Empowerment, not aid, is what drives development, according to an entrepreneur who has increased mobile phone ownership in Bangladeshi villages by more than 115,000 in the past 12 years.
Iqbal Quadir, founder of Grameen Phone, was speaking at the Technology, Entertainment and Design Global meeting being held this week in Oxford, United Kingdom.
Quadir believes that putting people in touch with one another empowers them and fuels productivity. Top-down aid risks benefiting only the authorities, he added.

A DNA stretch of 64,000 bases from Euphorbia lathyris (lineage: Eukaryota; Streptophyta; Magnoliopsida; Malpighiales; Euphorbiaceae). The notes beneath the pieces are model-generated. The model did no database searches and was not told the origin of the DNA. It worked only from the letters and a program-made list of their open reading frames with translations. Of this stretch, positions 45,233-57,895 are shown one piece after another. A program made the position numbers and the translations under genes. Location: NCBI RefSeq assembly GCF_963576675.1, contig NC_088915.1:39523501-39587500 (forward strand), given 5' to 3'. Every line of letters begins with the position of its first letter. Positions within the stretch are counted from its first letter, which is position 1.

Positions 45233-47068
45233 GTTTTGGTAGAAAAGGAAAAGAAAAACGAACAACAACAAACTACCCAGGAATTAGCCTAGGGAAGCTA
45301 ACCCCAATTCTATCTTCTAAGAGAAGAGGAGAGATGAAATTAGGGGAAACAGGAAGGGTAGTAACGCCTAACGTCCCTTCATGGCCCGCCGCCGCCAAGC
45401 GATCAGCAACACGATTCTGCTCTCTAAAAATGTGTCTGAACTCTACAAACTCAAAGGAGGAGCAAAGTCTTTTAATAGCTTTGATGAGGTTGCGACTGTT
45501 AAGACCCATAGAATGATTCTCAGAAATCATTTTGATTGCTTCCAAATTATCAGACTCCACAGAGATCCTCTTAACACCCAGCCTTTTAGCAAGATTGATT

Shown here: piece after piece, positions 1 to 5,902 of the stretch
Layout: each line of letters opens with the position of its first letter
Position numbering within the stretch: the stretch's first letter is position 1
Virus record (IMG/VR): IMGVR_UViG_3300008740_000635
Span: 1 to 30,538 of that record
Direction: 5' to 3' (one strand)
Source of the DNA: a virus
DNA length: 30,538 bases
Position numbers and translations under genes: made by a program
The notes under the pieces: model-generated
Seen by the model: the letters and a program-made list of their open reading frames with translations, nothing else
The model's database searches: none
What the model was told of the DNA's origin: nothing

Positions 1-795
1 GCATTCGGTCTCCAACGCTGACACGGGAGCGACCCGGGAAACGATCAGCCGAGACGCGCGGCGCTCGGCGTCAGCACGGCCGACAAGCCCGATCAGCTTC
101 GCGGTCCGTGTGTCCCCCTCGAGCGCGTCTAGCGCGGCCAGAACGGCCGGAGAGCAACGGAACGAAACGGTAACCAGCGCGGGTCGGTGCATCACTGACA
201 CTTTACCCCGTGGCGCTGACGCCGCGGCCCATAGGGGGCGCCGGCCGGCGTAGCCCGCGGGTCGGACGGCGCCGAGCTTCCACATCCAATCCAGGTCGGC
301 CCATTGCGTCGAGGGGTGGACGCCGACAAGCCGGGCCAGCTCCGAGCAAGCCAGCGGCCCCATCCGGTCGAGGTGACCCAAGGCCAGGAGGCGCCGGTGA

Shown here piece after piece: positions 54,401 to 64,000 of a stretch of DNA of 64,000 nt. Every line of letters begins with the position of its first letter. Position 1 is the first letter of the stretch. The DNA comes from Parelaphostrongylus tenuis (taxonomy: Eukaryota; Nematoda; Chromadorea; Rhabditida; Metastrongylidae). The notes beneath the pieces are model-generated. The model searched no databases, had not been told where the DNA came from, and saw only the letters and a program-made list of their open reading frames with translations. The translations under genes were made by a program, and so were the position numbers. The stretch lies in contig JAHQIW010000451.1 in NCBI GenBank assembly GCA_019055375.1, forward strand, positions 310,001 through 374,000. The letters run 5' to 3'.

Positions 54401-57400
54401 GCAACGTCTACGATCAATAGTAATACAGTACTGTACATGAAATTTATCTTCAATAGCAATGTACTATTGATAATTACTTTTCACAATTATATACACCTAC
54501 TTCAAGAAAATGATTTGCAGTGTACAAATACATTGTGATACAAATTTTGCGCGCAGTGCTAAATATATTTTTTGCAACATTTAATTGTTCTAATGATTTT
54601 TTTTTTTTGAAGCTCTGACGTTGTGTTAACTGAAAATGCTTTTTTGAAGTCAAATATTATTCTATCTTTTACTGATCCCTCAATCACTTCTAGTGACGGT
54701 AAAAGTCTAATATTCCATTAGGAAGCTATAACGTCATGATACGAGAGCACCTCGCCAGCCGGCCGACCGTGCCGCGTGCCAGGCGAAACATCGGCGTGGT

Mobile phones can change the distribution of power in society, said Quadir. They give people a voice to counter that of the authorities. Rural women who own mobile phones have a vital link to the outside world, which in certain parts of Bangladesh has changed the status of women, he claims.
But despite his success, Quadir says there remain plenty of problems to address. He is working on a scheme that would see rural entrepreneurs manage village power plants. In future, he hopes to introduce wireless Internet access via mobile phone to Bangladesh.